My first job here was as the assistant coach for the girls’ track team, and it was actually another Robeson alumni, Coach Williams, who told me about the opening. It took me a little while to decide, since this was the track team and I’m a basketball guy—I was co-captain of the team at Robeson—but I thought about it, prayed on it, and it was one of the best decisions I’ve made in my life.
Of course when my boy said, “I want you to teach shot put” I had to learn how to shot put first, but it’s like I tell people: Just because you haven’t done something before doesn’t mean you can’t be successful at it. We went from one girl to fifty and became nationally ranked. And that was my first start at P-TECH.
As you mentioned, P-TECH didn’t open until after you graduated—it’s only been here since 2011. How has the school changed over the years?
I first walked in these doors in ‘95, and things were bad. There were a couple of stabbings and shootings in the early ‘90s—that’s when we got our metal detectors—and a lot of people didn’t want to go here. But I’ve seen the progress of this building through the ups and downs, through the protests when Robeson was phased out. People will disagree, but as I see it today, I think it had to be phased out. If you don’t have a school in the community that’s doing well, the community won’t do well.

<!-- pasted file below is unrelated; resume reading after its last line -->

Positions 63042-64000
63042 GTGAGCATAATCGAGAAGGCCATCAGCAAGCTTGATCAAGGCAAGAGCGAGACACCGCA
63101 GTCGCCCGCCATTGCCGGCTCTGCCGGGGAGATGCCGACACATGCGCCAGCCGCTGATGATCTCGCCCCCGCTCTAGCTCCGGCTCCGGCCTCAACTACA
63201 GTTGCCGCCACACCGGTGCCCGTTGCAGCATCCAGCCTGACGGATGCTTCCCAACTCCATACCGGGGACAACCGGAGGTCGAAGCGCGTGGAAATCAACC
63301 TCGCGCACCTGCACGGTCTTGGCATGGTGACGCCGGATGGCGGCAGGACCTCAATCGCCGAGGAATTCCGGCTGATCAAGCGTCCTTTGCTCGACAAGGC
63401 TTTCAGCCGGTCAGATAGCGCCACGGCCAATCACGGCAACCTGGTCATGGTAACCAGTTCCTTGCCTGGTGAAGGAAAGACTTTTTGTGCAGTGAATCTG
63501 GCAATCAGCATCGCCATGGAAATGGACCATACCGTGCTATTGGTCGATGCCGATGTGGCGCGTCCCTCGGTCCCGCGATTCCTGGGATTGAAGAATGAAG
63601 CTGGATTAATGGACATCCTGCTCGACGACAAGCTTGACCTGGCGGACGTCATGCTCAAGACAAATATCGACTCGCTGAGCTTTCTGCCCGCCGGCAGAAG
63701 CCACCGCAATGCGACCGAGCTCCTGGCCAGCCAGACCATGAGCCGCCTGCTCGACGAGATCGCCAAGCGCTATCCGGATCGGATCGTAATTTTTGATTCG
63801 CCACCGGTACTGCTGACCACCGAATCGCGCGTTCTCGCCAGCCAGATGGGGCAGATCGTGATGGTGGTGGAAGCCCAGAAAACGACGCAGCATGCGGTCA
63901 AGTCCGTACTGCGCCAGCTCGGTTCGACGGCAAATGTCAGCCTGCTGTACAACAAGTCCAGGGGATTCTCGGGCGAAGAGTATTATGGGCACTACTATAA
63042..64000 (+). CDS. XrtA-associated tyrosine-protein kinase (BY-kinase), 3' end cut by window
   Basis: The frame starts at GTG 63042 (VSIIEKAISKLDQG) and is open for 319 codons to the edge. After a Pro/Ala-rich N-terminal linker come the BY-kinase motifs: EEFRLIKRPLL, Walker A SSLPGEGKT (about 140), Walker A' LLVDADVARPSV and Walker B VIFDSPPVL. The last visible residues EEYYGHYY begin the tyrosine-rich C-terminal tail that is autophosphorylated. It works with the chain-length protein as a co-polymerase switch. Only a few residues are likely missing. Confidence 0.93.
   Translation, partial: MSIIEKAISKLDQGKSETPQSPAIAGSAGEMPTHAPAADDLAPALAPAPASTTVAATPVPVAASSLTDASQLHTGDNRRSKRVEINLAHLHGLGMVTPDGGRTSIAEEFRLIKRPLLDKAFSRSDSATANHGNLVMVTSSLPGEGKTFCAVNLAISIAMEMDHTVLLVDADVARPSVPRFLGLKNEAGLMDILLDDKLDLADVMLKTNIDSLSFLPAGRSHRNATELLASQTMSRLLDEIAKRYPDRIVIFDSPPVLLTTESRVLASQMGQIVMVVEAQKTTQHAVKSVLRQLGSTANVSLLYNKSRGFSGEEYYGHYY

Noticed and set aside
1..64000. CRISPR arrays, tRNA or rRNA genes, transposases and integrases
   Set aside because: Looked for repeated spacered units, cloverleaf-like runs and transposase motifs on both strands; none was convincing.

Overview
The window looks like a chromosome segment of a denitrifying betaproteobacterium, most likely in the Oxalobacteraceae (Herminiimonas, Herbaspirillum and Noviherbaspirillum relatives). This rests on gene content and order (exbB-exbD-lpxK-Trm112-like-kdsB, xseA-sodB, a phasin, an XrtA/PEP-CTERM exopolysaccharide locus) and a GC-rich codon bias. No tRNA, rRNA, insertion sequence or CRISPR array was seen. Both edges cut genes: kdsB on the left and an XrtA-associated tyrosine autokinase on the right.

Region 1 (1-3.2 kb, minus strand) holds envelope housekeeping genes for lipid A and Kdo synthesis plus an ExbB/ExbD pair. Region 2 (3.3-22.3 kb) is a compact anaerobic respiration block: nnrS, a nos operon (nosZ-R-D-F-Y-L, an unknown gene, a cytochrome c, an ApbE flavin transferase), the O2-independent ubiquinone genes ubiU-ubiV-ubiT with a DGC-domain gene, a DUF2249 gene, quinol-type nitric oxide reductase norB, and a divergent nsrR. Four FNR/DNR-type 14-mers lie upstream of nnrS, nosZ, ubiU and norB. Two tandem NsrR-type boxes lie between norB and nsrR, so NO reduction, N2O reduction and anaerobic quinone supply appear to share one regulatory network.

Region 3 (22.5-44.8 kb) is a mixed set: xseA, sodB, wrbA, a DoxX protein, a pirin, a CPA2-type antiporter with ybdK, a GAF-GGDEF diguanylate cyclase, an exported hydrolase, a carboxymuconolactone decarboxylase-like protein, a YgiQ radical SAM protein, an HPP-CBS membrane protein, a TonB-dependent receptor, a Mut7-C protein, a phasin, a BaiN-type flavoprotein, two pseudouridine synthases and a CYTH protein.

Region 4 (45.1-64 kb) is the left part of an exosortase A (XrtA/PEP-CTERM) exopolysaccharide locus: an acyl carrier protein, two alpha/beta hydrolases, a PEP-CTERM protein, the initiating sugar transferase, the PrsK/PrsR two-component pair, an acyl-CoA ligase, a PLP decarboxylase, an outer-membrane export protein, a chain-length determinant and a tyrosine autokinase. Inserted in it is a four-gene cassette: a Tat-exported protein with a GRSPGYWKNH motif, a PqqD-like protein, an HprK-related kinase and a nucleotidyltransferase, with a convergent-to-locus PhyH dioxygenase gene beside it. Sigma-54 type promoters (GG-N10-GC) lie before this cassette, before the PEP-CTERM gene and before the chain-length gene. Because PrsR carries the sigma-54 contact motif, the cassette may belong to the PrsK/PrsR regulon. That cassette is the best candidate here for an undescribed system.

Now we’re home to P-TECH and the Academy for Health Careers. I had the opportunity to be here when President Obama came to visit, and for him to mention us in his State of the Union address and then come speak in the gym—I was sitting third row, and it felt like it helped us get over the threshold, like we were really in a new era. I was just in awe that day. Thinking about it still gives me shivers.
Now I tell people, Obama’s gone, but what’s going on in this building is still amazing. We’re in our sixth year now, and we just had our first kid go to an Ivy League school, Cornell. And from this neighborhood! There are projects across the street and shelters around the corner, but we have our kids. That’s why we’re big on family here. It’s going to take a village to protect them and make sure they get everything while they’re in the building.
How do you encourage that sense of community at P-TECH?